Carroll was one of the figures responsible for re-inventing magick based on the concept of paradigm-shifting. He would not claim that the neo-platonic paradigm is wrong (because that would be a backdoor through which a notion of “truth” could creep in), but that the “mess” is caused because Neo-Platonism is a less useful way of negotiating the world.
Yet seeking a useful paradigm is nevertheless to act on a basis of opinion and belief, because our choices are then guided by what we want. What is right and what is adventitious are not necessarily the same, but, as Socrates says: “what gives truth to the things known and the power to know to the knower is the form of the good” (Plato 1997: 1131 [VI, 508d]). In other words, understanding is aided by the greatest possible good. But where we are guided by want, rather than goodness, then what we merely believe to be best can come to stand in place of what is genuinely good. Mechanistic thinking delivers predictable outcomes, within its paradigm, but buying into the paradigm itself can confuse predictability with goodness.
“We obviously don’t actually have fixed selves or souls or ‘essences’”, Carroll declares. “Watch a child grow, or more disturbingly, watch dementia take an elderly person.” But the neo-platonists watched children grow, and dementia was not unknown to them. These were as great a joy and tragedy to them as to us. Nevertheless they adhered to a meticulously reasoned and developed notion of the soul. Perhaps Carroll believes they were breathtakingly more stupid than he, or maybe he prefers the predictability of his own paradigm to the idea that, just perhaps, by “soul” is meant something different from what he has understood.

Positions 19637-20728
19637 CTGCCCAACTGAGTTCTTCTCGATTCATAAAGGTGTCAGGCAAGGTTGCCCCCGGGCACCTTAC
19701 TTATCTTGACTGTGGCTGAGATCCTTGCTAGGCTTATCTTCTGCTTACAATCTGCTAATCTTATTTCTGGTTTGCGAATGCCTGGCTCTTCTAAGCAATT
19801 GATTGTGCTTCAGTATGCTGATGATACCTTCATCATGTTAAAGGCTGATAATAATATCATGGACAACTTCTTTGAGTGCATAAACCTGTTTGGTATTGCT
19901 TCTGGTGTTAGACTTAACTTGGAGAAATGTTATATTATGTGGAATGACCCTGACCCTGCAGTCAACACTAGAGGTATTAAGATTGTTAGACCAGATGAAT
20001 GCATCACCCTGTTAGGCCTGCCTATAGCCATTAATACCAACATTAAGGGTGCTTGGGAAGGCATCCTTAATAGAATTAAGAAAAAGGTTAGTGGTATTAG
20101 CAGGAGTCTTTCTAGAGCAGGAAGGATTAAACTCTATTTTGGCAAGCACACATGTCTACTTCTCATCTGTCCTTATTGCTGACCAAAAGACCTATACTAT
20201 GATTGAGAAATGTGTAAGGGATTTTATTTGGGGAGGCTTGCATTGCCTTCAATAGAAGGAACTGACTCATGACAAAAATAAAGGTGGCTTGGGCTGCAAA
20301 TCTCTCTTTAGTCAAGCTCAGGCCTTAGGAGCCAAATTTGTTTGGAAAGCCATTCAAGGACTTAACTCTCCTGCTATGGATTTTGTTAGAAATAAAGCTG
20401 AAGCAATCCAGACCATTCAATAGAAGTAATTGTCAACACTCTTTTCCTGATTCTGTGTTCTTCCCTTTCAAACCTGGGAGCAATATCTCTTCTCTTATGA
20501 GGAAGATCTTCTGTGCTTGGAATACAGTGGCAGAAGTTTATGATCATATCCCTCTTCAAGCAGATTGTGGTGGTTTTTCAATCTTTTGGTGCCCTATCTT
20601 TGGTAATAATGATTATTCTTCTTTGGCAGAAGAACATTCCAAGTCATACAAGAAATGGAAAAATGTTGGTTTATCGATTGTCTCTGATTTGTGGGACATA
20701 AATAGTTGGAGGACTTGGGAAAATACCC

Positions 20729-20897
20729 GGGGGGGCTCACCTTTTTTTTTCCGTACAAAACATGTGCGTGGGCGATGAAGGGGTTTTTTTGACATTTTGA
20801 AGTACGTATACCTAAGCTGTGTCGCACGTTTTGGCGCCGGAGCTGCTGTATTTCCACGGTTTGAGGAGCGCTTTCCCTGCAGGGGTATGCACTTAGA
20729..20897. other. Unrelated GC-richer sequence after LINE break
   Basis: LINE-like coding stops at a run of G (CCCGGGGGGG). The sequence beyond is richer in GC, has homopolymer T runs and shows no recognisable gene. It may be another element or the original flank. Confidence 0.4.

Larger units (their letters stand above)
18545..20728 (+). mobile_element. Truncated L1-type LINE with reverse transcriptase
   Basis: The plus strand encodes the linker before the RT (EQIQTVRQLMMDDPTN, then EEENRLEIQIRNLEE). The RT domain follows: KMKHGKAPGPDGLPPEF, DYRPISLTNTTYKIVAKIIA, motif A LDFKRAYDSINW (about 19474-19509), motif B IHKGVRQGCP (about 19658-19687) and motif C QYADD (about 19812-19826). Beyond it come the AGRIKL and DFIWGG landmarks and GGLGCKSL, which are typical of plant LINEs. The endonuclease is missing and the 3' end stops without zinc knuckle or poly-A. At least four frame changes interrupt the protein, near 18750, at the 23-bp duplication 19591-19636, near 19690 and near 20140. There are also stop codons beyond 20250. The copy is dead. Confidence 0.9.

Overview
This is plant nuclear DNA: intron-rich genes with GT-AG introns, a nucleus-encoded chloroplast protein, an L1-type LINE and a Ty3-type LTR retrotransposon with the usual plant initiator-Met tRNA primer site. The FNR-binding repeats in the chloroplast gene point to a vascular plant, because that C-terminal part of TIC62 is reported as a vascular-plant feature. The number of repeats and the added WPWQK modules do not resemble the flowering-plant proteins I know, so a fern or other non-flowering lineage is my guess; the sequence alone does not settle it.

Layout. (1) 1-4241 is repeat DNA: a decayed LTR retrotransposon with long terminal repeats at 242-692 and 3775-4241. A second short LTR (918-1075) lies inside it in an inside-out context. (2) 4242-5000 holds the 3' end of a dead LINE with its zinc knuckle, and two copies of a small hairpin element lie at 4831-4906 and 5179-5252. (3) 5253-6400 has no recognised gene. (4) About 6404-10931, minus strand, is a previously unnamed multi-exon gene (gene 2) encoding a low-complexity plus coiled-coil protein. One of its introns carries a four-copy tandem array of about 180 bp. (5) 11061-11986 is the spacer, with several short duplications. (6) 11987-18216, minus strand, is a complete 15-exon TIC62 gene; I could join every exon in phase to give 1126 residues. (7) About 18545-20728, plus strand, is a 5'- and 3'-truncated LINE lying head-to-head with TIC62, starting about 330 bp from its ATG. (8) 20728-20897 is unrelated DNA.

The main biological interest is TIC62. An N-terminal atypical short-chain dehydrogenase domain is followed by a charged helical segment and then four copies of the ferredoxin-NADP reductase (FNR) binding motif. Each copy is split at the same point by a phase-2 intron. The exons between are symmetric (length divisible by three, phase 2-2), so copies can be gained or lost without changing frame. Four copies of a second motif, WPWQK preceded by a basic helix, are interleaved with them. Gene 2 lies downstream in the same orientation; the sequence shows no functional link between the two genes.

Replacing truth with utility, and dismissing understanding for observation, has led to a “mess” that is, unfortunately, at the very heart of chaos magick in its present form. Carroll’s half-baked views on Neo-Platonism cast little light on his odd non-question about why others make less money than he, but perhaps some light on himself: he seems to regard the measure of a mage as his or her bank balance, and he is maybe projecting inferiority onto others.
Other writings on his website suggest he will be joining, in spirit at least, the knees-up at the Brexit after-party, with Farage, Rees-Mogg, BoJo and company (Carroll, 2016). Their superior mechanistic reasoning renders their motivation inscrutable to the neo-platonic hoi polloi, but I would hazard a wild guess it might be, perhaps: stay rich, and get richer.
All quotations in this article are from Carroll 2014, unless otherwise indicated.
Peter J. Carroll (2014). “The Neo-Platonic Chocolate Screwdriver” (specularium.org).
Peter J. Carroll (2016). “Keep Calm and Carry On” (specularium.org).
Peter J. Carroll (2000). PsyberMagick: Advanced Ideas in Chaos Magick, revised second edition (Tempe, AZ: New Falcon).
Peter J. Carroll (1987). Liber Null & Psychonaut (York Beach, ME: Weiser).
Pierre Grimes (1998). Philosophical Midwifery (Costa Mesa, CA: Hyparxis Press).
Plato (1997). The Republic, trans. G.M.A. Grube & C.D.C. Reeve. In: Complete Works (Indianapolis, IN: Hackett).